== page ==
Adventures are typically associated with long trips, exotic places, and great experiences. But there’s a way still to enjoy yourself with a tight budget and limited time; micro-adventures.
What is a micro-adventure
According to Alastair Humphreys, an English adventurer, author, and motivational speaker, a micro-adventure is a short adventure that is simple, local, and affordable but still fun, exciting, rejuvenating, and rewarding.
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The best news about micro-adventure is that it is short and sweet. You don’t need weeks or months off work or to break the bank to travel. All you need is a few weekend days and a spirit willing to explore.
There is no right or wrong time for micro-adventures. You can adventure any day after work, on weekends, or on holidays. Any peaceful and lovely space can be a great place to micro-adventure.
Start with places near you, even your backyard.
How to plan a perfect micro-adventure
Unlike holidays and vacations, micro-adventures can be tricky at first. It may feel like you are using your free time, but those little bursts of adventure have several benefits. Here are ways to micro-adventure like a pro.
Start from your locality
Take a break from driving or taking a bus or train and connect with nature. You will be fascinated with how much you’ll see that you’ve never noticed.
You can take a walk to work if you work nearby or take a walk back home after work and breathe. Besides being healthy, walks are rejuvenating and a great way to start your microadventure
Camping can be a great way to spend your nights outdoors. Simple outdoor fun can be refreshing and exciting at the same time. You can start by pitching a tent in your backyard and enjoy the night.
If you need help finding where to camp, use your Google Maps and find designated camping areas that fit your schedule and needs.
According to Humphreys, you don’t need months planning to go on a micro-adventure. You only need to pack a few essentials, and you’re good to go. Just start.
What do you need for a micro-adventure? Humphreys says you’ll need food, water, a sleeping bag, and light for a successful micro-adventure. Get it from an adventurer himself.
Drop the camera
The essence of a micro-adventure is to enjoy the serenity and beauty of the environment, an outdoor aura away from the ordinary home and workspace. So, please make the most of it.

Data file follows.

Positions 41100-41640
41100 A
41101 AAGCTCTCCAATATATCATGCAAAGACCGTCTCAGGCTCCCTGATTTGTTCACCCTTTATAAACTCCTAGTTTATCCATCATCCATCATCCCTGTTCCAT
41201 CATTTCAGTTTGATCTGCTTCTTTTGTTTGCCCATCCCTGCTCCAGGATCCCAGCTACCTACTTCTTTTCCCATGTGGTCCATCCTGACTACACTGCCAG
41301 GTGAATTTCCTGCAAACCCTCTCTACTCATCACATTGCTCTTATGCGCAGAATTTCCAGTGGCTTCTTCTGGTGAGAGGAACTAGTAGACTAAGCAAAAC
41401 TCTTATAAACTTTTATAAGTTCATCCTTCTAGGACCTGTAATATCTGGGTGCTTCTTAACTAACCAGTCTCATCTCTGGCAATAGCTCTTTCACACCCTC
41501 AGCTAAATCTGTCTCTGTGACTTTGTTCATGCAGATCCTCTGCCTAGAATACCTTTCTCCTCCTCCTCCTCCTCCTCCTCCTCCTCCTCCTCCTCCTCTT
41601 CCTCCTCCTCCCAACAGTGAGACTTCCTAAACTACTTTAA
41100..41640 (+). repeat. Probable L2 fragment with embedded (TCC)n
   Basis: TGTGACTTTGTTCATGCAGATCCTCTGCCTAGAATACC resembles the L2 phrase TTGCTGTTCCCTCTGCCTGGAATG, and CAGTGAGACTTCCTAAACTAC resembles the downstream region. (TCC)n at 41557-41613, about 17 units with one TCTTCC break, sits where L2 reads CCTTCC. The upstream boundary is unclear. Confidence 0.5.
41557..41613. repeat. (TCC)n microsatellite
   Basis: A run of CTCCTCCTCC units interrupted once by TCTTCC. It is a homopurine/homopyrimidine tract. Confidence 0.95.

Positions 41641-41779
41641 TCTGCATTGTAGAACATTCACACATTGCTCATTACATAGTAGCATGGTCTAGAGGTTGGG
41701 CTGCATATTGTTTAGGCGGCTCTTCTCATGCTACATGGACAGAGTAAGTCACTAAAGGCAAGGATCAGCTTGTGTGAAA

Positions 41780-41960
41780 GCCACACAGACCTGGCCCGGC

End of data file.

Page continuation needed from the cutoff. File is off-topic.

Don’t be glued to your phone’s screen lest you miss the whole experience. You can take a few selfies or a few group photos, but try to put your phone away. Enjoy the moment.
Microadventures should never be dull. Make them fun by trying to learn the native language of the local people, new cuisines, or swimming in the lake or river to break the monotony of a swimming pool.
Spice up your micro-adventure with something new each time, and you’ll keep your desire burning and enrich your know-how.
Do your research before swimming in lakes or rivers. Some lakes may be closed due to health and safety concerns; others are dumping areas.
Keep your family posted
If you leave people behind who will worry about you and your well-being, give them a call or text. Let them know you’re doing fine, whether it’s your parents, spouse, friends, or children. Don’t let your loved ones stress over you.
Sometimes mistakes happen, or things fail to go as planned. For example, you might get lost, fail to enjoy your first micro-adventure, lose your luggage, forget to book your hotel room, spend a little more than expected, or meet unwelcoming people.
Don’t be discouraged. Focus on the positive part of your little trip and relish every moment.
Microadventuring is a fun way to revitalize your daily life by taking a quick break from work or a regular schedule. A micro-adventure doesn’t need to be the most epic trip of your life; it’s the simple things that count.
Simple memories and a date with nature can promote tremendous peace, vigor, and tranquility. Let rejuvenation be the goal.